Sunday, December 11, 2011

Brand - A strategic tool

Branding is today a vital part of almost every companies strategy. It is essentially used by companies to differentiate their products from their competitors. Branding has become even more important in industries and markets where the competition has resulted in development of products , which are similar in quality and utility. Brands were initially built to give products a human touch and reassure the consumer about the concept of factory –produced-goods. With time the influence of brands has became so powerful that in today’s world , it is at times more important than the product itself. Consumers make decision’s based on the brand rather than the product. People today tend to get emotionally attached to the brands and the values that the brand stands for. This has both , a positive and a negative side to it. While brands today have become a larger than life version and at times more valuable than the companies physical assets, it also means that they can lose their value overnight.

Take for example the Coca-Cola brand. The executives at Coca-Cola had decided to replace the old coke with a new flavor in order to counter Pepsi’s growing market share. Extensive and in-depth research was carried out by coke to make sure that the new flavor would be liked by people. Blind tests were conducted on groups of consumers and it was concluded without doubt that the consumers preferred the new, less sweet flavor of coke as compared to the older one. What the executives did not expect was the huge backlash and anger there was when they released the new coke. Loyal coke fans , who in blind tests actually liked the new coke ,threatened to stop drinking coke altogether and coke feared losing its loyal customers to Pepsi. As a result just 3 months later the old flavor of coke was released and eventually the new flavor was pulled from the market. After the re-release of the old flavor ,the market share of coke increased by about 20% as compared to its share before releasing the new coke flavor. This is a classic example of the emotional quotient related to brands today. Coke had always branded itself as ‘the real thing’ and when the company tried to replace it ,the consumers felt betrayed. They refused to accept the new version of coke , even if it was a better product.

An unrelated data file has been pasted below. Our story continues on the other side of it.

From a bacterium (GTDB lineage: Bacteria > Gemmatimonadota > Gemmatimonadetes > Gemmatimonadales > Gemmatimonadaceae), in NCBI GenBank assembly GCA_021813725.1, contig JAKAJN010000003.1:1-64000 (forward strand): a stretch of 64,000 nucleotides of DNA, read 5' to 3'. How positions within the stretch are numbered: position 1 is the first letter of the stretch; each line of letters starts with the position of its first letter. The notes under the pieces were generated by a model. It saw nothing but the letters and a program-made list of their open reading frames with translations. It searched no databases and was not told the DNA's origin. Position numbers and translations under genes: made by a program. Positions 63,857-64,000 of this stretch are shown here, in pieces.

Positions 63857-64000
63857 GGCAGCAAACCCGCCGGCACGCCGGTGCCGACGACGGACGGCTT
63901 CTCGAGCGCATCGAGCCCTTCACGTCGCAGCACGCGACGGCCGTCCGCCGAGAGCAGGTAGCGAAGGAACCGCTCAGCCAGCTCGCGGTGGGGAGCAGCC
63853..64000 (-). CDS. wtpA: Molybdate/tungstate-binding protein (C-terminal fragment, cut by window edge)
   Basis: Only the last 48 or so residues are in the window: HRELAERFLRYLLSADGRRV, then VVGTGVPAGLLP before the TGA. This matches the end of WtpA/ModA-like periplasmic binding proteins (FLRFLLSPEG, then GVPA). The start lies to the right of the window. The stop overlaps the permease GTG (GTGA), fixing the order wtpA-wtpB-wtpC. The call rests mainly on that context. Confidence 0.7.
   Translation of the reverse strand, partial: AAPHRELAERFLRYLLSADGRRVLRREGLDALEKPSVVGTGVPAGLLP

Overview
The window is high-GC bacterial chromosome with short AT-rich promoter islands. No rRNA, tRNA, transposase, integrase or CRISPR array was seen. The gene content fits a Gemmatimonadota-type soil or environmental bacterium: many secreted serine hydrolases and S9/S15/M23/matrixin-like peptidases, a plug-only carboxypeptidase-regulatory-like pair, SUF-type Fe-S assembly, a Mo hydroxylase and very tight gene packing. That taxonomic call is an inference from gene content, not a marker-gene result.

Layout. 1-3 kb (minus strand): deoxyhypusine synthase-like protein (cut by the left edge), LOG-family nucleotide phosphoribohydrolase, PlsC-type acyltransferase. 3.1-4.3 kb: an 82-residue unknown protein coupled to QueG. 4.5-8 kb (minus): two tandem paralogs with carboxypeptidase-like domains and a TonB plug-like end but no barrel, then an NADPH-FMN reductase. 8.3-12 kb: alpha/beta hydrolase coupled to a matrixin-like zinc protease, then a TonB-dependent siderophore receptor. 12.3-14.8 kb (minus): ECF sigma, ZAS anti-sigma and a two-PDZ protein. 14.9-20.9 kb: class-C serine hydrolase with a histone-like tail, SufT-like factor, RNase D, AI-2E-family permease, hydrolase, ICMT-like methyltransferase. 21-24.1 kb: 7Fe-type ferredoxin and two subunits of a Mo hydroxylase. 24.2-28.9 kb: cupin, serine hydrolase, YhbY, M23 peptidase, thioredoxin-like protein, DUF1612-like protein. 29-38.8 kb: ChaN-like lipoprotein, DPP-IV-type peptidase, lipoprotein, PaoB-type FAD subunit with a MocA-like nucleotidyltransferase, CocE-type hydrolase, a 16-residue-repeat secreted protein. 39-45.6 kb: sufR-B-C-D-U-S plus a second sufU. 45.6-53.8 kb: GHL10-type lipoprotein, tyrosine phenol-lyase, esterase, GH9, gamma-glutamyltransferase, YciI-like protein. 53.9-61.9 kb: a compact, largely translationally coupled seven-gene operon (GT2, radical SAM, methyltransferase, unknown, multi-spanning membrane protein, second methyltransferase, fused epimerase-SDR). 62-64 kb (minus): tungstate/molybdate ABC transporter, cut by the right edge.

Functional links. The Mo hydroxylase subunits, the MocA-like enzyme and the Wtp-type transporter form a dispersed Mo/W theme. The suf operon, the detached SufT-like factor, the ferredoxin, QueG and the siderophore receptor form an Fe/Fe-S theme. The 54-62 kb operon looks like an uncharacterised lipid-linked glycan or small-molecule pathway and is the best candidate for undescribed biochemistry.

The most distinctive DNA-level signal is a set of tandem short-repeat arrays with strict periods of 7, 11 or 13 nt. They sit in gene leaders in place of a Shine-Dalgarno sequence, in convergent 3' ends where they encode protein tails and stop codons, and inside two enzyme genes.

The consumers also tends to associate immense importance to how a brand differentiates itself and the core values it is built up on. This is something any companies strategy development team should keep in mind while formulating a company’s growth strategy. An excellent example is when the executives at Harley Davidson decided to increase their product line by lending their brand name to various products such as perfumes, clothes and other apparel. This change was not well received by the loyal Harley Davidson consumer base as it took away from the rugged masculine brand reputation that Harley Davidson had. The company soon realized its mistake and pulled its brand name of products which did not gel with its reputation. The lesson learnt is that while expanding ones line of product, a company should ensure that it does not weaken its brand or takes away from its core reputation .In today’s competitive world it is very important for one brand to differentiate itself from the other. Each brand essentially differentiates itself based on its core values , and there is always the risk of these core values getting dilutes as a result of adding more products to the brand.

This however does not mean that a brand cannot expand itself or add to its product line. A classic case in point is apple which has done exactly this with resounding success. However ,it is important to note that while apple increased its product line it stayed true to its core brand value , which was and has been an easy and simplified user experience even if it drives the cost high. However after reading about how brands can affect a company’s strategy I am compelled to think about how the values that a brand is built on are conceived. Should the company build its brand based on its basic and inherent core values , or should it decide those values strategically so that it can blend in with its long term strategy , or even help it to expand across multiple markets. Does the key lie in branding oneself on values which can be upheld across multiple markets such as quality rather than the the more restrictive values on which brands like Harley Davidson are built. However building ones brand on more generalized values also means that it would be less differentiated from other competitors in the market. What do you think ?

- Kailash Pande

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